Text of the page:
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Stand-To: Procedure prior to first light to enhance unit security, a daily compendium of news, information, and context for Army leaders.

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STAND-TO! Edition: Thursday, August 4 2011

Today's Focus:

General Fund Enterprise Business System

Senior Leaders are Saying

The intent is to build partnerships, to build stability, and at the end of the day I think the thing we all take away from this is that the most valuable are those personal relationships.

- Secretary of the Army John McHugh, affirming the value of U.S. Army’s continued presence in Europe.

Secretary of the Army Witnesses Rapid Trident 2011 in Ukraine

What They're Saying

Theater security cooperation is a major initiative for U.S. Army Pacific Command, the relationships we are building and the exchange of information we receive is essential to providing Space Operations professional training and development, which we foresee going beyond this exercise.

- Maj. Courtney Henderson, U.S. Army Pacific Command, Space Support Element, Fort Shafter, Hawaii, speaks about Talisman Sabre, a biennial training exercise designed to bring the different branches of the U.S. and Australian military together in a combined environment to train and enhance their combined and joint war-fighting skills.

Space systems give Australians, U.S. Soldiers edge in Talisman Sabre

Today's Focus

General Fund Enterprise Business System

What is it?

General Fund Enterprise Business System (GFEBS) is an Enterprise Resource Planning (ERP) web-based software tool based on Systems Applications and Products (SAP) technology. GFEBS provides reliable data to better enable the Army leadership (Active, Guard, Reserve) to make informed decisions in support of the Warfighter. GFEBS supplies previously unavailable real-time financial, asset, and real property data information to commanders.

What has the ARNG done?

The ARNG currently has five states, Kentucky, Idaho, Oklahoma, Mississippi and Indiana, and the National Guard Bureau (NGB) online with GFEBS. The remaining 49 states and territories were online on July 1, 2011 and all of our appropriations will be flowing through GFEBS by year end. Approximately 250-500 end-users per state and NGB (15,000 overall) will be using the system when it is fully implemented.

What continuing efforts does the ARNG have planned?

Four long-term issues face the ARNG with the implementation of GFEBS: cost management management controls audit ability and sustainment-maintenance training. Each issue poses unique challenges that must be diligently worked through to achieve success. For example, cost management requires a paradigm shift from the current “spend mentality” to an integrated approach. This new approach balances costs with optimized resources. The desired end state: better programming and budgeting decisions.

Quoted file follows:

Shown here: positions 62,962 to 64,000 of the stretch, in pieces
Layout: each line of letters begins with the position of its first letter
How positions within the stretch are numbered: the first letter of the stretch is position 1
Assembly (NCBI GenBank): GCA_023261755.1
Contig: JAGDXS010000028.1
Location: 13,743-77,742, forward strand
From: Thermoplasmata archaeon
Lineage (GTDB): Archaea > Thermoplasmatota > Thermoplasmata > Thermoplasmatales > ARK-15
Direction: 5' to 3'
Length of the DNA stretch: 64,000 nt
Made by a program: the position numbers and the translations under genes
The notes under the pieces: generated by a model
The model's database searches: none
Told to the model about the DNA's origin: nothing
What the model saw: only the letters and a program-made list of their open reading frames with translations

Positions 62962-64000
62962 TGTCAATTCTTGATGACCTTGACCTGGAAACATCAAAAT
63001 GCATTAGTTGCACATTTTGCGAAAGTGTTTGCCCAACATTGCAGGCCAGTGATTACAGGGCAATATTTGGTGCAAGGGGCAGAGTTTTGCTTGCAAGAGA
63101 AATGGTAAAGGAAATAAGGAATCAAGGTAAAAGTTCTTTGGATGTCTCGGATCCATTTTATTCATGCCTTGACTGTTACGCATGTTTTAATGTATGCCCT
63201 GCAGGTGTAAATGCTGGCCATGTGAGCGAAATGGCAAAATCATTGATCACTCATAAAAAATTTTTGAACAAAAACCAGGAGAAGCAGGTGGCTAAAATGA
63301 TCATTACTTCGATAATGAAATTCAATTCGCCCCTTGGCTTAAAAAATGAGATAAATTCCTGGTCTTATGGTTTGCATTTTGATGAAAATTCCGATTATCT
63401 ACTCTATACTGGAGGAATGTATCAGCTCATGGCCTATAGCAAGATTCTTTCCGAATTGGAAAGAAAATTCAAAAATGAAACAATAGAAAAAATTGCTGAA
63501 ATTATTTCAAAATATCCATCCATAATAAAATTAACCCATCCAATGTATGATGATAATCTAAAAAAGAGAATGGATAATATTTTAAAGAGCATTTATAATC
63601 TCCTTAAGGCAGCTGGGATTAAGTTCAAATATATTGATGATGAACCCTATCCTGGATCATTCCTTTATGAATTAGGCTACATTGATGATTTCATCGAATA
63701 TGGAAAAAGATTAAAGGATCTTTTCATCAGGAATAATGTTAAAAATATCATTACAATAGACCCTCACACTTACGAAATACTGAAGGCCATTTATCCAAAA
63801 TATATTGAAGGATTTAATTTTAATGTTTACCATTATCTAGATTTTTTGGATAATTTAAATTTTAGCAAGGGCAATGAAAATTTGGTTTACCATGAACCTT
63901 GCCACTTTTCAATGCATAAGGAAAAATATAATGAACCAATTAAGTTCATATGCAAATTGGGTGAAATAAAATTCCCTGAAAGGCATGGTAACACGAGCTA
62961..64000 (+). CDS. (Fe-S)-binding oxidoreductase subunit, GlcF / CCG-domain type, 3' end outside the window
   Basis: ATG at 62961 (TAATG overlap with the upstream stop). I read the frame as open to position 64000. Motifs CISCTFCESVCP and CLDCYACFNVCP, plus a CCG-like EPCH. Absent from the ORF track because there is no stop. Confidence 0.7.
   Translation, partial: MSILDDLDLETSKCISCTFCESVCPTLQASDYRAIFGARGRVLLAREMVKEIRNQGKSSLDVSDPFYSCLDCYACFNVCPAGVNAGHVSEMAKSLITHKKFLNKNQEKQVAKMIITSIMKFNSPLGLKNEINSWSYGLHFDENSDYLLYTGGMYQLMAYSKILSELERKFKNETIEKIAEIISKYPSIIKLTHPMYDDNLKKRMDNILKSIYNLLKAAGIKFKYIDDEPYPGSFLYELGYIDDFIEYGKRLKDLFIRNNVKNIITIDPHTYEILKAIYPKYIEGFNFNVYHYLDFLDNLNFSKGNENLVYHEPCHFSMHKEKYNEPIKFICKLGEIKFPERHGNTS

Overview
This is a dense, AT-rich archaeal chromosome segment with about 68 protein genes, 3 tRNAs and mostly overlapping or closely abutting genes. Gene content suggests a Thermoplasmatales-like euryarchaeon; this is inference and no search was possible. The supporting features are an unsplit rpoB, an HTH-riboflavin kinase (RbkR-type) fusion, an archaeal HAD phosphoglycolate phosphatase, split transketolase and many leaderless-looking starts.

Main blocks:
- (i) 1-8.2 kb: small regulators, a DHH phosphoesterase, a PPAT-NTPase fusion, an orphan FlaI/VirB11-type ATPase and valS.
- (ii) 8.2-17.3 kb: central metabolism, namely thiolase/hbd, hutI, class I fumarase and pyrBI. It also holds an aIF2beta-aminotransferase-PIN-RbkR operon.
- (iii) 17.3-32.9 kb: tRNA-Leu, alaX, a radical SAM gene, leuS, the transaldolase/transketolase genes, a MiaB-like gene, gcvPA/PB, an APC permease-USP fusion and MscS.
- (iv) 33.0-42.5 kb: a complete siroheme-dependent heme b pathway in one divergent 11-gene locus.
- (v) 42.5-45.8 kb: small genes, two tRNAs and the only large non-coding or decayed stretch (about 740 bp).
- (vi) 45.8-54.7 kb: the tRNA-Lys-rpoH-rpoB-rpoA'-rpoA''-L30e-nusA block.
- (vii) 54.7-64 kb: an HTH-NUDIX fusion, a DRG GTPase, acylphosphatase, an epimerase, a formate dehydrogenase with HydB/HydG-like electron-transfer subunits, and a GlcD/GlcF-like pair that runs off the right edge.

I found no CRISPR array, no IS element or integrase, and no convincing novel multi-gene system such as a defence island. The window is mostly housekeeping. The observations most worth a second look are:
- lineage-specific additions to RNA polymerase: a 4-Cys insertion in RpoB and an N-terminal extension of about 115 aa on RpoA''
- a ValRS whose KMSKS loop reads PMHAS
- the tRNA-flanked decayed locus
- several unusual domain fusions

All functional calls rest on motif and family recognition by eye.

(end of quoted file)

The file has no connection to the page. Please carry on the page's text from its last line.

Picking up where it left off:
NGB and the states will likewise make allocation determinations with regard to centrally billed, centrally funded accounts and activities such as the Professional Education Center and the Guard Material Management Center. The ARNG must also determine how it will garner the skills and manpower necessary to perform these new cost management and accounting activities across the command.

Why is this important to the Army?

GFEBS is a fully auditable Government Accountability Project (GAP), Generally Accepted Auditing Standards (GAAS), and Standard Financial Information Structure (SFIS) compliant system like no accounting system we have had to date. It is a fully open system that fosters transparency across all three Army components for better visibility and in turn better accountability of our funds. The additional cost accounting module will allow us to do managerial accounting in conjunction with financial accounting. GFEBS will bring our process in line with private-sector best practices and into the 21st century.


GFEBS website

Kentucky Army National Guard

Oklahoma Army National Guard

Army National Guard

GKO log on required: GFEBS on Guard Knowledge Online

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